Thursday, 24 June 2010

The incredible pictures from the edge of space - taken with a £30 digital camera attached to a balloon

The incredible pictures from the edge of space - taken with a £30 digital camera attached to a balloon

Read more:


They look like pictures taken from the International Space Station. Or at least from an expensive satellite launched by a major superpower.

But amateur astro-snapper Colin Rich got these incredible space pictures by flying his very own £30 camera to the edge of space - taped to a balloon.

While NASA spends hundreds of millions of pounds each year on their high tech satellites, the 27-year-old managed to capture views of our planet from an amazing 125,000 feet (24 miles) up on a digital camera purchased on Ebay.

Freelance cinematographer Colin encased a five-year-old digital camera in Styrofoam casing wrapped in duct-tape and floated it up into the planet's stratosphere on a weather balloon.

Carrying a Canon Powershot A560 that he bought online, the digital camera was encased inside a Styrofoam rectangle tied up with duct-tape.

'It was very amateur but of course that is half the fun,' he said. He has been launching weather balloons into the upper atmosphere since March.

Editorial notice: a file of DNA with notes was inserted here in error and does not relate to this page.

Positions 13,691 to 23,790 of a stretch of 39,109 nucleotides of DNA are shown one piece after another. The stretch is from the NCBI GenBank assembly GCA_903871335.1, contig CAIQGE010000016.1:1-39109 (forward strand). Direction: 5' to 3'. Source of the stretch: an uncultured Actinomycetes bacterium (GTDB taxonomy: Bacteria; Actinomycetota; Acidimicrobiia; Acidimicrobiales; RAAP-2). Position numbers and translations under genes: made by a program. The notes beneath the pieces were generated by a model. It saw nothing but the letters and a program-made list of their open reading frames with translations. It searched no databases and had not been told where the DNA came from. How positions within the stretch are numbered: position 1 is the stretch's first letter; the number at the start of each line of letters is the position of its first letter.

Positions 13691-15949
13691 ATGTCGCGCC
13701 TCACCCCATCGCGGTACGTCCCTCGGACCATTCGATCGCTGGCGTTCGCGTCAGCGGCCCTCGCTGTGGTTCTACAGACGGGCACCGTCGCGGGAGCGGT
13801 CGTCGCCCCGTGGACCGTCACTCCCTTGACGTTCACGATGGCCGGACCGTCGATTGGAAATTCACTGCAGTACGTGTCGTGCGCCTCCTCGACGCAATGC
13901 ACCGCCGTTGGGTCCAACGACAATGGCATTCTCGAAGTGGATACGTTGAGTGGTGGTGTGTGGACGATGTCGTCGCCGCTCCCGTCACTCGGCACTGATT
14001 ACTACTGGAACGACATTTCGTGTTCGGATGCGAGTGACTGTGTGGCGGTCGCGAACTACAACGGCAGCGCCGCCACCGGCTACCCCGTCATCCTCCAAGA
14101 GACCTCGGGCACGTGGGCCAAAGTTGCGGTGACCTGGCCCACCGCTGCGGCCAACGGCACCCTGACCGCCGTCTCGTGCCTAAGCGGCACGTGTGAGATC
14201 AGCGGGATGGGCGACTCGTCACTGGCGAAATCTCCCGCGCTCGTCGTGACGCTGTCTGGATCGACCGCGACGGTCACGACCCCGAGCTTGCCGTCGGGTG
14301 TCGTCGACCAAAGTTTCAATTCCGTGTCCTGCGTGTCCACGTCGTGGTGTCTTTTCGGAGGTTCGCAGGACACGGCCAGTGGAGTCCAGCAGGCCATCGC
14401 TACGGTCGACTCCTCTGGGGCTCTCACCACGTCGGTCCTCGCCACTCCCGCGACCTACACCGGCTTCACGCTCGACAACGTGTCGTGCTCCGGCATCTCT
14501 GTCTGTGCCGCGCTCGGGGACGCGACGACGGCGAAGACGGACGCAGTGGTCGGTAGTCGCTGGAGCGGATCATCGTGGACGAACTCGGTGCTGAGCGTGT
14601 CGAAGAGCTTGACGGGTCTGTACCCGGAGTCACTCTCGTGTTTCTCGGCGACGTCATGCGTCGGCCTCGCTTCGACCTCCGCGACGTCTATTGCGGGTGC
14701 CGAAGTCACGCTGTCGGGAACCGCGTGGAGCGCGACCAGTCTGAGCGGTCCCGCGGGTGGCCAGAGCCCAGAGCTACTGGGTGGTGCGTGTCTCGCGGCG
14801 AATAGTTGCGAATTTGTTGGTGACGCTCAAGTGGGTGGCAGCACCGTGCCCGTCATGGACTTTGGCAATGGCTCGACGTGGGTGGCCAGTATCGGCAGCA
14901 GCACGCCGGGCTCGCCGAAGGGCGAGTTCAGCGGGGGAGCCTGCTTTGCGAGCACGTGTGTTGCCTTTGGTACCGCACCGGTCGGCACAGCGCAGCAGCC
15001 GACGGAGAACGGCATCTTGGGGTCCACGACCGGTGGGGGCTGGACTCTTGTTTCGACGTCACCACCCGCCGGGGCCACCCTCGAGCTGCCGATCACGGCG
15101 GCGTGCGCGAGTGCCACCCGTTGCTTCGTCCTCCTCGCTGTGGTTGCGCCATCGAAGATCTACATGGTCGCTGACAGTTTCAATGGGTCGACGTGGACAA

He added: 'The Styrofoam casing protected the camera from the cold and enabled it to carry on shooting video and taking pictures on the timer I had programmed

'Rising at a steady rate of around 17 knots per minute, the balloon took around one and a half hours to reach the stratosphere - the area where the Earth's atmosphere stops and space begins.

'By the time the balloon reached 125,000 feet it had expanded by over seven times to around 24 feet.

'Then it would have burst, the parachute would have deployed and then of course we would go and recover the Styrofoam casing.'

Landing 20 miles from the launch site, the Pacific Star's flight time was a little over two and a half hours and cost only £500 in total.

'We tracked the balloon using a GPS device similar to satellite navigation you use in your car called 'The Spot',' said Colin.

'Me and my colleague William were delighted with the results.

'Obviously we will be moving onto number three, which is going to go higher and take higher quality pictures.

Read more:

No comments: